So why does this argument persist? In short: because it’s an easy scapegoat that’s tied to older generations’ instinctive distrust of technology, screen time, and youth culture, and it’s very beneficial to institutions like the NRA and pro-gun politicians to have a scapegoat. Whenever video games are involved in a violent event, there is usually stunning hypocrisy on screen. After the El Paso shootings in 2019, Walmart removed violent video game displays from its stores – but continued to sell real guns. Fox News, the TV channel that rigs Tucker Carlson and the big replacement theory with him, is happy to report that the mass shooting perpetrator played video games, while remaining oddly quiet about ideas. racists that shine through in these shooter manifestos. .

I’m not saying we shouldn’t examine violence in video games at all, or question it. Does every game of sneaking up on enemies need a free neck-breaking animation when you successfully overpower a guard? Why do games so often use violence as the primary method of interacting with a virtual world? Do we really need more violent media – couldn’t we play something more interesting than another military shooter? These are valid and interesting questions. But they have nothing to do with real-world violence.

what to play

“The most interesting anti-violent video game I’ve played”. This week we recommend Undertale from 2015 Photography: Toby Fox

In 1994, video game magazine Edge ended its review of Doom with this infamous line: “If only you could talk to these creatures, then maybe you could try to befriend them, form alliances. .. Now that would be interesting.” Nearly 30 years later, the “talk to monsters” jokes and memes continue to pop up, even though no one remembers where they came from.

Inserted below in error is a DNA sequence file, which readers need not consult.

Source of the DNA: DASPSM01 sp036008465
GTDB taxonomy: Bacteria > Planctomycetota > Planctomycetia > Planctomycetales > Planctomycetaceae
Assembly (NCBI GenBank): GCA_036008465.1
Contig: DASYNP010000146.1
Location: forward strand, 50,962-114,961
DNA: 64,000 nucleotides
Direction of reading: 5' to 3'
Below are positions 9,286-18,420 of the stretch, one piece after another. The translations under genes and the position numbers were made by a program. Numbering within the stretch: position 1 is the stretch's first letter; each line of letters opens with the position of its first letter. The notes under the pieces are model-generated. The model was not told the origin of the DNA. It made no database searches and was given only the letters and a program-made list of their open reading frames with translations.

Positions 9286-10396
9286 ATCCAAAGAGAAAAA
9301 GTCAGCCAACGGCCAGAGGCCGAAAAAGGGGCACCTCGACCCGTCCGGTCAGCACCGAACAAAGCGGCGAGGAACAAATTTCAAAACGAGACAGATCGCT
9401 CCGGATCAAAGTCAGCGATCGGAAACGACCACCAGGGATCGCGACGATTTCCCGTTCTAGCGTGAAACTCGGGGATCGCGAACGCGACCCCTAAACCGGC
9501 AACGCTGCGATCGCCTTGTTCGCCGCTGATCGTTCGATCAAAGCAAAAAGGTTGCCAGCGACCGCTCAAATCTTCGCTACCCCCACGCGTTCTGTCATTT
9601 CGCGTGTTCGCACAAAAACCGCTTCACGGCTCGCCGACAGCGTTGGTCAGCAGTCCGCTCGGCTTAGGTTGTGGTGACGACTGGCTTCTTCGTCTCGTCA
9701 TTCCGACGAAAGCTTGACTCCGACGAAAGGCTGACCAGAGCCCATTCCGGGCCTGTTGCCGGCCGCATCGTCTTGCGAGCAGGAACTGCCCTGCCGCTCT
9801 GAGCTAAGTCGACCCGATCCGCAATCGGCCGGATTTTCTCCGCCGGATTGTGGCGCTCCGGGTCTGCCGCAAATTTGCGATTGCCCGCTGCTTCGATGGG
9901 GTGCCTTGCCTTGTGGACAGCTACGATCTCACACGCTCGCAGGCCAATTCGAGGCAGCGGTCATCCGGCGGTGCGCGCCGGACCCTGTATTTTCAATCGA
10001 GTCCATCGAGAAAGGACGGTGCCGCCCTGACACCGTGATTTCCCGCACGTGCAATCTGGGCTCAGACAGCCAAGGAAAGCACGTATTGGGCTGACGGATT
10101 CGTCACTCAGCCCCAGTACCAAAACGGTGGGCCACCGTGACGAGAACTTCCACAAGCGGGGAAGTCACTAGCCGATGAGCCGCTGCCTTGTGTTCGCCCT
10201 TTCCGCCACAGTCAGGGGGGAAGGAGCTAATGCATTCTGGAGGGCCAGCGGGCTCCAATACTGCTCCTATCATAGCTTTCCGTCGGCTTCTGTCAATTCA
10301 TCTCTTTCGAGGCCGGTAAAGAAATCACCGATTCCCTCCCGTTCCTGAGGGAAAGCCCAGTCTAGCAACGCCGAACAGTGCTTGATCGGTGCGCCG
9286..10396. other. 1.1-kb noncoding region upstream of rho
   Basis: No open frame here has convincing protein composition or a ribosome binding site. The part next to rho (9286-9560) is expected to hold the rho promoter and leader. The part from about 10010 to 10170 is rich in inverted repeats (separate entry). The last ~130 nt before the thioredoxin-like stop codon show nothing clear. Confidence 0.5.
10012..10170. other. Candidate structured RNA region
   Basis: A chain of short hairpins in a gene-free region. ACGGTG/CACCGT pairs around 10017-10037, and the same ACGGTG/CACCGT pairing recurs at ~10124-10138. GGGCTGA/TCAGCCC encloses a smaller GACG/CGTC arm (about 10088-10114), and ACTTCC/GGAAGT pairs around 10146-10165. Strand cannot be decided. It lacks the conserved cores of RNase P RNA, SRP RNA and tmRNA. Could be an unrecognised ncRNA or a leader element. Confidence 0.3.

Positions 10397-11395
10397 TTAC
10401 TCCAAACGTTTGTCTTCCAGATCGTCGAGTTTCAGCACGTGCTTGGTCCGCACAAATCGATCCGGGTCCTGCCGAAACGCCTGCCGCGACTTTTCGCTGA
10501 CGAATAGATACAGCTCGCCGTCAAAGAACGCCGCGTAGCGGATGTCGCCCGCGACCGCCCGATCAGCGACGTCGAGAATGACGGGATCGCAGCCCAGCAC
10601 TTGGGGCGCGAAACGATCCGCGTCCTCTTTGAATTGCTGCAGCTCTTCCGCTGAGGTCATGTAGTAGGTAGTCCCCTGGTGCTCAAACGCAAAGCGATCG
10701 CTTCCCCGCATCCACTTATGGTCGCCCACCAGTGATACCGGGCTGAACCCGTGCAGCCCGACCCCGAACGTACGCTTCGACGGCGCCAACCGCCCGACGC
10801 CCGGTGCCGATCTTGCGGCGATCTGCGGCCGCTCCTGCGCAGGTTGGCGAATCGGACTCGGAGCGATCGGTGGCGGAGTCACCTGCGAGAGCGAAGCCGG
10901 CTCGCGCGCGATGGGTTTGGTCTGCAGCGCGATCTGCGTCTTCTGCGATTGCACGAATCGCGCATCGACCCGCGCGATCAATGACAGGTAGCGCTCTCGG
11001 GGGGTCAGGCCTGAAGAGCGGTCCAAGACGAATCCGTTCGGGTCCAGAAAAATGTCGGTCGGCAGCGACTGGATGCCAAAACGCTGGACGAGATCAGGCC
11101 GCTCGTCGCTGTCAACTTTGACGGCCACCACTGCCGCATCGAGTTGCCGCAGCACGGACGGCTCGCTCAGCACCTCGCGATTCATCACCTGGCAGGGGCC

Turns out the reviewer was right, though, as 2015 proved Subtitlemost likely the most interesting anti-violent video game I played. In this lo-fi role-playing game, you fight with many monsters, but instead of subduing them, you can win them over by talking to them and showing them mercy, which is often the most difficult option. In most games, there’s no question what you’re doing when a monster comes your way: it makes you wonder. I interpreted it at the time as a social commentary on pacifism and community, and looking back, I don’t think it was too over the top.

Available on: PC, PlayStation 4, Xbox One, Nintendo Switch
Approximate playing time: 6-10 hours

What to read

  • I’ll start with a book this time: Lost in a Good Game: Why We Play Video Games and What They Can Do for Us, by Pete Etchells. A researcher and lecturer in biological psychology, Etchells’ perspective on video games is both relevant and extremely knowledgeable. It examines the evidence (or lack of it) behind all the most widely held beliefs about video games, and in the end, it argues that most of the effects they have on individuals and society are actually positive. . It’s a reassuring read. which I often recommend to worried parents who don’t play games themselves.

  • Grand Theft Auto V, perhaps the poster child for the morally bankrupt video games that are meant to corrupt the youth, has now sold out 165 million copies, following its launch on PS5 and Xbox Series X earlier this year. This makes it one of the most popular entertainment products of all time across all mediums, and yet, strangely, in the nine years since its release, we haven’t seen the emergence of roving gangs. of teenagers looking to play out their chaotic gunfights on GTA Online. in real life. This is funny.

What to click

Gibbon: Beyond the Trees review – short, simple and fun to play

Activision Blizzard’s Raven Software workers vote to form industry’s first union

Block of questions

I will be back next week. If you have something you’d like me to answer, just email me at [email protected]!